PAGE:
Cost of living
Transport, telecommunications and electronics are at comparable levels to the rest of Europe. A family spends about 16% of their income on rent and energy costs, 8% on transportation, 13% on leisure and entertainment and 7% on meals and non-alcoholic beverages. A household of four people requires an income of about CHF 7000 a month to keep up a modest way of life.
A deposit of the equivalent of around 3 weeks’ rent is payable so to finalize the contract. One logical method of paying for lodging is to reside beyond the center of Switzerland. Other methods of saving cash in Switzerland include picking attentively when and where to store, taking advantage of discounts, special offers, loyalty programs, particularly with respect to public transportation, and seasonal earnings.
There is nothing that the Swiss love more that compiling and tabulating figures, particularly when they’re about Switzerland. Barely a month goes by with no fresh report on road deaths, organic food ingestion, or amounts of foreigners; past week it had been the reverse of disposable earnings, when Credit Suisse released its most recent look where Swiss cantons would be the least expensive and cheapest to reside in.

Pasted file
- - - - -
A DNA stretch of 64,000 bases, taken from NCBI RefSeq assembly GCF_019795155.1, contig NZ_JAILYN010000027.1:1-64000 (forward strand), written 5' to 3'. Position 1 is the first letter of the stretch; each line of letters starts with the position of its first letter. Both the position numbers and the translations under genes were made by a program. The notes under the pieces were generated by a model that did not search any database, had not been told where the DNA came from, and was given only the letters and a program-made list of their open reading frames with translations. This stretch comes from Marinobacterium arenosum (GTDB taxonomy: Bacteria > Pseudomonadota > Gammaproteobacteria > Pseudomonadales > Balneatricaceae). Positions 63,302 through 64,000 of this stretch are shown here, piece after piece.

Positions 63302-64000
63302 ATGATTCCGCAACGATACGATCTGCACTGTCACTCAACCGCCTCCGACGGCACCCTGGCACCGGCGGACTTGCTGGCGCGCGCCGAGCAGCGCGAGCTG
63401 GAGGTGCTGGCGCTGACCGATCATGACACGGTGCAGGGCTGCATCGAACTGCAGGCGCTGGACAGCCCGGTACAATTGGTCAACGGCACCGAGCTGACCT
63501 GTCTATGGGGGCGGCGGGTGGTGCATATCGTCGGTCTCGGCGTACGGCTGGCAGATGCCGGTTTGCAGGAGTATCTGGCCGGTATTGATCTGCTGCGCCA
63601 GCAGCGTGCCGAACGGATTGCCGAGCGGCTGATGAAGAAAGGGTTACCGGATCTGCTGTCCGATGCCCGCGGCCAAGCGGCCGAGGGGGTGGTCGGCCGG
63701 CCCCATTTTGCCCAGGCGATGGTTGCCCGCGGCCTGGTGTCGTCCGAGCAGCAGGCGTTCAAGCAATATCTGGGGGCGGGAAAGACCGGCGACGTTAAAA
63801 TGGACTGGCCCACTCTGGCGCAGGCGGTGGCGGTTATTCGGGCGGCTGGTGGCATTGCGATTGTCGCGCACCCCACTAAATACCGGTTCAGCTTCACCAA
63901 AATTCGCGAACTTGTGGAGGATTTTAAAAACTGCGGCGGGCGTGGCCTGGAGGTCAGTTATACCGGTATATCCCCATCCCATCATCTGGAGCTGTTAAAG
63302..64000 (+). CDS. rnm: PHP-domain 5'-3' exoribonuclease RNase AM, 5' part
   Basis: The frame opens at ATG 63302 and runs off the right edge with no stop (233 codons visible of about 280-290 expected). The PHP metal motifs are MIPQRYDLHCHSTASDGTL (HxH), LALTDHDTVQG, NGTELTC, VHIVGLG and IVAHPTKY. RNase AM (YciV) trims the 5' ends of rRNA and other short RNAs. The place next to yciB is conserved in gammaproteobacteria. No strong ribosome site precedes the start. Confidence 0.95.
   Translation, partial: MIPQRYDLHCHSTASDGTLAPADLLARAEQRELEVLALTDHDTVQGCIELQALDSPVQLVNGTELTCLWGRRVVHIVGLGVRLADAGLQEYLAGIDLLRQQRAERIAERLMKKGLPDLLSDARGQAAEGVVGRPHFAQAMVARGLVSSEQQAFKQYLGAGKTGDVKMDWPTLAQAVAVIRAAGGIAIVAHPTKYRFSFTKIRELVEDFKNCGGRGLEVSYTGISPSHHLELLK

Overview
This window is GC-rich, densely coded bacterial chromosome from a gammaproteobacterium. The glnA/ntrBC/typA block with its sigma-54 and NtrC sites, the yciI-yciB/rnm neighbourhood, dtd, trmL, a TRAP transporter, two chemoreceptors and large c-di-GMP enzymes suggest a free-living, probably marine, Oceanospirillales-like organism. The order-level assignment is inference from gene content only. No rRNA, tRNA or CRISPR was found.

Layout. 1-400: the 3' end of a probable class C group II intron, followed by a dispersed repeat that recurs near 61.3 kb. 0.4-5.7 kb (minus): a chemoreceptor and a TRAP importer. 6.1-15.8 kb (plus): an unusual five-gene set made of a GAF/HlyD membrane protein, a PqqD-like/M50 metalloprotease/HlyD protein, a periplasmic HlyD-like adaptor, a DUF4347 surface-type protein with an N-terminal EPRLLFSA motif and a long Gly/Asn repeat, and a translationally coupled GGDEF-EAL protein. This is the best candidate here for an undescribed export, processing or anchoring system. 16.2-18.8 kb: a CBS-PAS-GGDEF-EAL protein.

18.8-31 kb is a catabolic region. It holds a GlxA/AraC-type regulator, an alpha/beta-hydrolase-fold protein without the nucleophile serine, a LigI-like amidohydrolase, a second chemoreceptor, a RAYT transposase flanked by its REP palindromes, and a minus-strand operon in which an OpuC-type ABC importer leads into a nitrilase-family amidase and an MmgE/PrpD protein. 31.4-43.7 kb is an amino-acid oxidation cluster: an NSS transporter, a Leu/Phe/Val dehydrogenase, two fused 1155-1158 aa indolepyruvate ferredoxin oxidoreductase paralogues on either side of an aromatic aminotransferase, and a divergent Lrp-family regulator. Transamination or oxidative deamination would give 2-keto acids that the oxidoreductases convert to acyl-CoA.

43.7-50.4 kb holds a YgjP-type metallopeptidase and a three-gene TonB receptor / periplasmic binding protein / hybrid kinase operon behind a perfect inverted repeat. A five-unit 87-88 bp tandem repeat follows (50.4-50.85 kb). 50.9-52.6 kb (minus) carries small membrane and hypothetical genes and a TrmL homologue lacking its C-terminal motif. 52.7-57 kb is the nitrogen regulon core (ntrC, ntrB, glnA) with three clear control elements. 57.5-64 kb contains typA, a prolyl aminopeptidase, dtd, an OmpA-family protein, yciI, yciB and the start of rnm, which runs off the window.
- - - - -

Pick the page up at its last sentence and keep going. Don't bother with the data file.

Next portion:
If you are reading this outside Switzerland, then you might not know of canton Uri. It was among the three original cantons that founded the nation back in 1291 and was also home to the most well-known Swiss guy, William Tell. Other for its history, most people only pass through the canton Uri on their way to the sunny canton Ticino, and therefore crossing the Gotthard pass.
If you plan on moving to Switzerland, Uri could be an interesting option for you because of it’s very low taxes and living costs in general. Medical insurance and rent for example are also within the lowest in the country. However, living in Uri means living in the countryside. There are no bigger towns in that area, it’s all rural. If you like nature, a quiet lifestyle and don’t mind being far away from everything, Uri could be your place. For all those of you who prefer a more happening lifestyle, we suggest you stick to the big cities.
Living in a city in Switzerland comes with its price. With Zurich and Geneva constantly being listed among the 10 most expensive cities in the world, this does not surprise. But also smaller cities are not cheap anymore, be it the capital Bern or the pharmaceutical hub Basel. Within those 4 cities you also find the highest density of foreigners.
Some may say real estate prices have gone up also due to the large amount of foreigners, who have moved to Switzerland. Others would argue that the same development that is happening in any big, international city, is also occurring in Switzerland. Especially Geneva and Zurich have been reported that phenomena. But luckily you have more options to choose from than just two. Lucerne, Lausanne, St. Gallen or Solothurn are relatively small cities with lots of charm and still lower living costs. Or like in my case, move to the Swiss capital Bern. There is nowhere else in Switzerland I would rather be.